In August 1572 the French Wars of Religion ignited once more as a Catholic mob stormed through Paris indiscriminately murdering Protestant Huguenots, a slaughter sanctioned by King Charles IX. Subsequently known as the St Bartholomew’s Day Massacre, the violence would eventually spread across France, leading to the deaths of between 5,000 and 30,000 people.

The St Bartholomew's Day Massacre was notable for its mob savagery
The St Bartholomew’s Day Massacre was notable for its mob savagery

Religious distrust and hatred erupted in a furious spasm that would haunt France for decades to come, the clash of conflicting belief systems threatening to tear the country apart from the inside.

Today, French President Francois Hollande vowed to ‘destroy’ the Islamic State of Iraq and the Levant (ISIL), whose coordinated terrorist attacks in Paris on Friday resulted in the deaths of at least 129 civilians. These two events – separated by almost 450 years – have important differences and similarities that testify to the new war of religion now being fought in the streets of Western Europe.

Firstly, the logistical origins of the two massacres bear no hallmarks to one another. The St Bartholomew’s Day Massacre was initiated by a vengeful monarch and his controlling mother (Catherine de’ Medici) intent on destroying the Huguenot political hierarchy, in particular their military leader Admiral Gaspard de Coligny. The mob violence that developed was an unintended – if not wholly unsatisfying as far as the Catholics were concerned – consequence of the Crown’s directives.

The Paris attacks on Friday were coordinated between a terrorist cell affiliated with ISIL, although the full operational details are still not completely known. This was an atrocity perpetrated by a minority of radicalised individuals sponsored by an overseas terrorist organisation, rather than a state-sanctioned bloodbath supported by the majority of the country’s citizens.

The Paris attacks appear to have been well-coordinated, with clearly delineated targets selected Source: BBC
The Paris attacks appear to have been well-coordinated, with clearly delineated targets selected
Source: BBC

The second key difference – linked to the first – is that the carefully-constructed and targeted execution of the Paris attacks was in stark contrast to the haphazard and sprawling nature of the St Bartholomew’s Day Massacre. Again, this reflects the ‘minority’ nature of the Paris attacks when compared to the ‘majority’ support for the Catholic mob violence in the 16th century.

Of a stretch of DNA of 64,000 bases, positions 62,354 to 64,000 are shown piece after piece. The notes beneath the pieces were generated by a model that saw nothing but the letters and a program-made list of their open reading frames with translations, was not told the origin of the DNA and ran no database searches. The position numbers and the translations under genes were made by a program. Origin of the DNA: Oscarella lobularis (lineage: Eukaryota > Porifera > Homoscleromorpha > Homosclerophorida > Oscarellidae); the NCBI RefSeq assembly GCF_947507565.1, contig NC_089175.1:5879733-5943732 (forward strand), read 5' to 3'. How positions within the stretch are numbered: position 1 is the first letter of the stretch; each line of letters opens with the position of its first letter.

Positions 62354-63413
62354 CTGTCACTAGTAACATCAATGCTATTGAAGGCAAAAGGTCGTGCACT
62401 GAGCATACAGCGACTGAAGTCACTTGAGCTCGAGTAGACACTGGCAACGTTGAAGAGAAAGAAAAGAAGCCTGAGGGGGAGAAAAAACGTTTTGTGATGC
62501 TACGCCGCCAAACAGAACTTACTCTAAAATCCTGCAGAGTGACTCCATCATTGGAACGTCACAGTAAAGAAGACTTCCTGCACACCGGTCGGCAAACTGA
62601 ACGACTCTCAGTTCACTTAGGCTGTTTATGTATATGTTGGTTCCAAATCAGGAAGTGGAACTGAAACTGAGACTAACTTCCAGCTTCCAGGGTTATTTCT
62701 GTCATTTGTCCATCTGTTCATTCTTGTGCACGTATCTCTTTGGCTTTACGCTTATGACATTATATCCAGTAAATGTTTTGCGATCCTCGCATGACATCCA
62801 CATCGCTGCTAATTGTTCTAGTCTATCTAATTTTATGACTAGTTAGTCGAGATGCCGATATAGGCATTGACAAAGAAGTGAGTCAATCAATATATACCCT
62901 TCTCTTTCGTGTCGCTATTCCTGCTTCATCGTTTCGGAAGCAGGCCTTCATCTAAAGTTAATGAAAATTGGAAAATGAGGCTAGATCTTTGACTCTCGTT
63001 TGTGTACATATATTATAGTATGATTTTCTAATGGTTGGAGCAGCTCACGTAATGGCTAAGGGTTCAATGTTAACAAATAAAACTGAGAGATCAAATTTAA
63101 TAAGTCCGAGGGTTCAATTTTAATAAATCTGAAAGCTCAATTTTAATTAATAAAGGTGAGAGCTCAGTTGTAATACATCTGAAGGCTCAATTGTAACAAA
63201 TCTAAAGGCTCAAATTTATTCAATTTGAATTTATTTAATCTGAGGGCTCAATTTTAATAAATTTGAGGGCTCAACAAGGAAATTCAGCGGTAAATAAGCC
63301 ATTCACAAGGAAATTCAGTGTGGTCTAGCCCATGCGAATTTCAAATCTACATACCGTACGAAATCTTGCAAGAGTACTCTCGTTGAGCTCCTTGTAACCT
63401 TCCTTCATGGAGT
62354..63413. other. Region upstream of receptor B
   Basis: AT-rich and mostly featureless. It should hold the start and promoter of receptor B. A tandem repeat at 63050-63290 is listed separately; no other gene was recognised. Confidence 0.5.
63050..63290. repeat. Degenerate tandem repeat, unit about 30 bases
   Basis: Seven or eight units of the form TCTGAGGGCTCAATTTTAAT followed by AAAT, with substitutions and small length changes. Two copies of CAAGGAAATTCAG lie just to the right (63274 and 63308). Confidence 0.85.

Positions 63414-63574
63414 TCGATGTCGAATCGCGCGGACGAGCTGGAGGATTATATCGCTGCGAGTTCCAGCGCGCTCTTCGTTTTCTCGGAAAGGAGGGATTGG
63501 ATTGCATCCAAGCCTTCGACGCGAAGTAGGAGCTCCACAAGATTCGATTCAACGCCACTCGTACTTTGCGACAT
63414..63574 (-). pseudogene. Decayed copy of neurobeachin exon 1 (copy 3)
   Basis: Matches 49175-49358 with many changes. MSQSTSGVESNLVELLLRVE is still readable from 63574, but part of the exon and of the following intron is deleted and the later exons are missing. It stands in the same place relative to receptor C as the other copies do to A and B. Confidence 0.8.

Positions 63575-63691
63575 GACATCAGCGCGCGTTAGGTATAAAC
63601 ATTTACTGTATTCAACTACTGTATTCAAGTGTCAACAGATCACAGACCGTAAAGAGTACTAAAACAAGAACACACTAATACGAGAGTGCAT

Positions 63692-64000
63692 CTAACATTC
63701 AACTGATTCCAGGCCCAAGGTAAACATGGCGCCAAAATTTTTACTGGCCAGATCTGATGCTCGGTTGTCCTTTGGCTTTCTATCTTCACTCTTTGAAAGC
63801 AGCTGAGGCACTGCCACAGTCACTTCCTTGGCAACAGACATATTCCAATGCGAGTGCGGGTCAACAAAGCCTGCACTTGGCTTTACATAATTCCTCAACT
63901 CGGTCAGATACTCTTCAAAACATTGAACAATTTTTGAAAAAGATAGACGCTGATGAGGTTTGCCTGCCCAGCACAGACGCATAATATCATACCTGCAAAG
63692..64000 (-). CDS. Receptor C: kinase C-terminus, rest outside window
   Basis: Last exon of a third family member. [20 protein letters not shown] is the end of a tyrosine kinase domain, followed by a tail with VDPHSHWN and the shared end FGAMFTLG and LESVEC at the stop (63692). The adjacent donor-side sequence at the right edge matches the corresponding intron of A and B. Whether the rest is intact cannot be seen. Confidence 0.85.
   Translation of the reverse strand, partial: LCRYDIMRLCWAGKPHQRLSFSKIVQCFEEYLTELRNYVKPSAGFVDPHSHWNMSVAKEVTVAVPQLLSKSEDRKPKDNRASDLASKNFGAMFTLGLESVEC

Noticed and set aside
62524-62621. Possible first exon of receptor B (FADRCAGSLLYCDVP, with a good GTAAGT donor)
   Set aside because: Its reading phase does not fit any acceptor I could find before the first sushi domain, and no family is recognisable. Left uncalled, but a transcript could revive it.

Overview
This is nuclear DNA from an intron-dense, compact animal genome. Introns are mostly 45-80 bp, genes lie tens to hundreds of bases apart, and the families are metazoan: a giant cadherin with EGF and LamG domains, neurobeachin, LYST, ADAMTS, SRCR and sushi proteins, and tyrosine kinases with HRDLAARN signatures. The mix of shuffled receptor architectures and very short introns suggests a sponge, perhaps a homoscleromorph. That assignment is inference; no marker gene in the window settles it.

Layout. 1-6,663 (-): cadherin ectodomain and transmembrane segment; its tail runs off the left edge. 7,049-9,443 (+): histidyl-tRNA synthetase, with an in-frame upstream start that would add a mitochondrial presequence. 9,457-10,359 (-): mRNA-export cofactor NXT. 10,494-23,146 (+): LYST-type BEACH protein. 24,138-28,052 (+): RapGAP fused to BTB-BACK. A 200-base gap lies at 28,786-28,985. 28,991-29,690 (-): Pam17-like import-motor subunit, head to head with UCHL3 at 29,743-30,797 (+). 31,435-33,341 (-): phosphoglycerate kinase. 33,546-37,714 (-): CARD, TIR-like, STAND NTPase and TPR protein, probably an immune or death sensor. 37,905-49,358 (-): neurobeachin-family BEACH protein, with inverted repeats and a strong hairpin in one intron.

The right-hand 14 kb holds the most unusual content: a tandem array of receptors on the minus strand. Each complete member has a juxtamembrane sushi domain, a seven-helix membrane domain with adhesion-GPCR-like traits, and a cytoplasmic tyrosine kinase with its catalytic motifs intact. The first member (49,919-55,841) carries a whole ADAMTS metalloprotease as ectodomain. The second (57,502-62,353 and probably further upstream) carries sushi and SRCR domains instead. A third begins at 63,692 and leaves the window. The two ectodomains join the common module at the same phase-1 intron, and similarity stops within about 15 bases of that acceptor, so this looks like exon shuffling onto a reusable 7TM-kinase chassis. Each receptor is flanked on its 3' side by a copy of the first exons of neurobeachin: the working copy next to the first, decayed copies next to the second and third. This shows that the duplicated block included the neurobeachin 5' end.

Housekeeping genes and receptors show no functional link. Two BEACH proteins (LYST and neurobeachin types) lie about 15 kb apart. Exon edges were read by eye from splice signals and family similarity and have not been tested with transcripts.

A striking similarity between the two events, however, is that neither was surprising. Just as the French were fully aware that they were immersed in a civil religious war in 1572, so too do the French people of today know that a sharp religious divide has opened up within their cities. A minority divide it may be but its strain of virulent hatred has for some time been obvious with other, smaller-scale terrorist attacks having been enacted by Muslim fanatics throughout the course of 2015 (see the Charlie Hebdo shooting for instance).

8% of the current French population is Muslim, a proportion that increases significantly in the larger cities. The majority of these people are second or third generation North Africans who arrived in France during the period of de-colonisation. It is amongst the younger generation – those born in France – where rates of radicalisation are higher. The masochistic appeal of ISIL has turned a small but significant number of young French Muslims into potential homegrown terrorists, a phenomenon likely to be repeated across other countries with similar religious minorities.

The porous EU borders have allowed Middle Eastern extremists to cross into Western Europe with alarming ease, giving hardline ISIL supporters access to disillusioned young Muslims. Some of the perpetrators of the Paris attacks are thought to have been French-born, whilst others appear to have travelled overland from Syria and other warzones where the ISIL flag is flying high.

Like the St Bartholomew’s Day Massacre, the Paris attacks immediately affected Frenchmen but the long-term repercussions are international. Western Europe is at war; it may not have committed ‘boots on the ground’ in Syria or Iraq but desperate violence has come to our doorsteps. As with its 16th century equivalent, the battle is going to take decades of strain, violence and compromise to finally bring it to a satisfactory end.

The extremism of a minority of Muslims will face a fierce backlash in Western Europe, precipitating further bloodshed. Source: Tundra Tabloids
The extremism of a minority of Muslims will face a fierce backlash in Western Europe, precipitating further bloodshed.
Source: Tundra Tabloids